But that population has been shrinking. In October, my colleague Allison McCann charted the expansion of same-sex marriage in the U.S.


She found that just over half of Americans lived in states with same-sex marriage. Now, six months later, nearly 72 percent of the country’s population does.

Since 2003, the number of states that allow same-sex marriage has shot from zero up to 36 or 37, depending on how you count Alabama, which is currently facing conflicting rulings from state and federal courts. In addition, it is also legal in Washington, D.C., and though Missouri doesn’t permit same-sex marriages, it recognizes those performed in other states.

The cases being heard by the Supreme Court originated in Kentucky, Michigan, Ohio and Tennessee.

The Combatants

On the marriage question, Mary Bonauto, civil rights project director at Gay & Lesbian Advocates & Defenders, and U.S. Solicitor General Donald Verrilli, will argue for the petitioners. While Bonauto is a pioneering gay rights activist and MacArthur “genius” fellow, this is her first argument before the court. It is Verrilli’s 42nd. For the respondents, it’s John Bursch, a partner at Warner Norcross & Judd and special assistant attorney general of Michigan. Bursch has argued eight times before the court.

On the recognition question, Douglas Hallward-Driemeier, a partner at Ropes & Gray, will argue for the petitioners. He’s argued before the court 15 times before. For the respondents, it’s Joseph Whalen, associate solicitor general of Tennessee. This will be his first Supreme Court argument.

As Adam Liptak wrote in The New York Times, the respondents have had trouble getting backing from high-powered law firms, many of which won’t touch that side of the case. Even Bursch’s own firm, at which he is a partner, has no involvement.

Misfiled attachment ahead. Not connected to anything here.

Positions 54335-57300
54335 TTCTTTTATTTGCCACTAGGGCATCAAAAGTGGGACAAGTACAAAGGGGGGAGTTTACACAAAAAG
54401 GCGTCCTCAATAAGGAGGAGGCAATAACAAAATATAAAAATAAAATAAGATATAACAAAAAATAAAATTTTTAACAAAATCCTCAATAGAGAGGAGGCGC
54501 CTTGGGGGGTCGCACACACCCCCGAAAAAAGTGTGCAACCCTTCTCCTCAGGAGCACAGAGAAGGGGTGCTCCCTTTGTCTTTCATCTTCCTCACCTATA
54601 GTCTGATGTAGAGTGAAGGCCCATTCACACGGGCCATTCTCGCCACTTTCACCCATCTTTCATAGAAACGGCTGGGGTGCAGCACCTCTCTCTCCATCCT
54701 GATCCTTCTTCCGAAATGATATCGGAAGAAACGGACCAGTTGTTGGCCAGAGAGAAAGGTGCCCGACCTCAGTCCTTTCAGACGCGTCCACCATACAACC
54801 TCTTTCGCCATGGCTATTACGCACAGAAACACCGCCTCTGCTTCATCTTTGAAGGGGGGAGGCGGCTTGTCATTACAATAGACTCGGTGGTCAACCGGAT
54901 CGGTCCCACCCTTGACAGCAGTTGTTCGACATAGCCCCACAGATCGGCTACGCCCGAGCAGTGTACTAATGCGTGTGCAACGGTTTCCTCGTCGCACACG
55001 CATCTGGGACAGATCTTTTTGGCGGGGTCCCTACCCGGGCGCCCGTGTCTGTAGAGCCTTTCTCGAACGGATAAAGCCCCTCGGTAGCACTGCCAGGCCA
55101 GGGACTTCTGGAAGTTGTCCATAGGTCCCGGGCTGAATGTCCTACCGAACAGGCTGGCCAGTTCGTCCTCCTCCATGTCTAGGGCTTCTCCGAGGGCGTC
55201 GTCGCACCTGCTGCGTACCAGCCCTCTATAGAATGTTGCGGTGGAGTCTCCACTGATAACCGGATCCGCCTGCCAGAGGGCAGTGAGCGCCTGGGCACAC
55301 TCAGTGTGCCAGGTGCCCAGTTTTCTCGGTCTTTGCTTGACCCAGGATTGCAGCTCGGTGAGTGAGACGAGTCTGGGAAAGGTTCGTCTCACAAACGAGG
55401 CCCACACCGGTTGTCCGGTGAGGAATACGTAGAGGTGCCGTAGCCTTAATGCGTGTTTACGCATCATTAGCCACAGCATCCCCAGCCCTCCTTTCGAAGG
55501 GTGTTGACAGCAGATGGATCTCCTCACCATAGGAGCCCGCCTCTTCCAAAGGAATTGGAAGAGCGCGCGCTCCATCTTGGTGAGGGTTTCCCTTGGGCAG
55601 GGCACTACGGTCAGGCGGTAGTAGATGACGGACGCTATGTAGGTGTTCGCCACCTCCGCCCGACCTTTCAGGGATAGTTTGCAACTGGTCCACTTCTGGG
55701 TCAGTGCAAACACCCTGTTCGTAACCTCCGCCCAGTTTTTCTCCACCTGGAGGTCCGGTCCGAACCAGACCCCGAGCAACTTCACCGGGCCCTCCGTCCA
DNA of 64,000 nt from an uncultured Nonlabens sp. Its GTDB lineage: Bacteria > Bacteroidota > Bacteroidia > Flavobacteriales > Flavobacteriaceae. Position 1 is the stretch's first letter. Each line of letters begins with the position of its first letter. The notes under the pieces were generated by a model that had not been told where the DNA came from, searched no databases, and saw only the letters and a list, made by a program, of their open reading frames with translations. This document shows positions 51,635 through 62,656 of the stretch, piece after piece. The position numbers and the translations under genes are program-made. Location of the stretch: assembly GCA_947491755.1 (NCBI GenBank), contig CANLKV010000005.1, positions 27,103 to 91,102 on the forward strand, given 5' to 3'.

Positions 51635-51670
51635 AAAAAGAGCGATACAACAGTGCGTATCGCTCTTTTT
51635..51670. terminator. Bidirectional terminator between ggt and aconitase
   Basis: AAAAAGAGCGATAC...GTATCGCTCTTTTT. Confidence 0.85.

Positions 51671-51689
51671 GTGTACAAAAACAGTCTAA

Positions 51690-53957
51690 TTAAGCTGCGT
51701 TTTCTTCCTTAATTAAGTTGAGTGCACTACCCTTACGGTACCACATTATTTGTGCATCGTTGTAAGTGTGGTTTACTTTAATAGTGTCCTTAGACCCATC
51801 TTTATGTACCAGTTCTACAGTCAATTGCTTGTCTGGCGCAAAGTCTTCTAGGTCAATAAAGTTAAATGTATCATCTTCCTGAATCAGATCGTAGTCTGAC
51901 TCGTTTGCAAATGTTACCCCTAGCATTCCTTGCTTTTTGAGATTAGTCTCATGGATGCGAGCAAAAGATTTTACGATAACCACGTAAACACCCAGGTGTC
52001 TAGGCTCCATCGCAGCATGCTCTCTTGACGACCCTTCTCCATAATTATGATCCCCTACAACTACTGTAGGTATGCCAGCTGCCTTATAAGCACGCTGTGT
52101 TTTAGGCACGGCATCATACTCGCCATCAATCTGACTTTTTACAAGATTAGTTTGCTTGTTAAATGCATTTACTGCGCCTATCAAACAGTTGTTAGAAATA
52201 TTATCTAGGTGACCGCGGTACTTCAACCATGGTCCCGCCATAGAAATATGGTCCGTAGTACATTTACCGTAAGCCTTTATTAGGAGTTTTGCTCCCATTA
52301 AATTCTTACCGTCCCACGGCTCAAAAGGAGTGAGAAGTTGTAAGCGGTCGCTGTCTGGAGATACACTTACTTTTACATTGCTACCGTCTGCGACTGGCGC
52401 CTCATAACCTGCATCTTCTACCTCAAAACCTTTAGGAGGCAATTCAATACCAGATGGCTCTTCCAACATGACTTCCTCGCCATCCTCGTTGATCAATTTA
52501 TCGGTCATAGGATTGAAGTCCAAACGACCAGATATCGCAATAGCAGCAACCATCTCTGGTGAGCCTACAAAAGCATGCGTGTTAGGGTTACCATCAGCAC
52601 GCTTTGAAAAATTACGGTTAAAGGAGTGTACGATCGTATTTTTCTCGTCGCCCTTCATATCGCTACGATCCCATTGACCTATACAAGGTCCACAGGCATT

The Predictions

Now, as usual, we’ll turn to the {Marshall}+ algorithm and the wisdom of the crowds at FantasySCOTUS to shed some predictive light on the case. There is fairly close agreement between the two. (This isn’t always the case.) Both foresee a reversal on both questions — a victory for same-sex marriage — with the algorithm being somewhat more confident than the crowd.


The usual swing vote in marquee ideological cases, Justice Anthony Kennedy, is viewed as having a roughly 75 percent chance of voting to reverse the lower courts, which would be very good news for same-sex marriage proponents. The liberal bloc — Justices Breyer, Ginsburg, Kagan and Sotomayor — are seen as even more likely to vote to reverse. And some of the predictions even see Chief Justice Roberts as a realistic reversal vote, especially on the recognition question.

If all the justices vote the way they are most likely to, the algorithm foresees a 7-2 reversal on both questions. The crowd foresees 5-4 and 6-3 reversals on the marriage and recognition questions, respectively. Either set of outcomes would be a triumph for same-sex marriage proponents.


  1. The other three cases are Tanco v. Haslam, DeBoer v. Snyder, and Bourke v. Beshear.

Oliver Roeder was a senior writer for FiveThirtyEight. He holds a Ph.D. in economics from the University of Texas at Austin, where he studied game theory and political competition.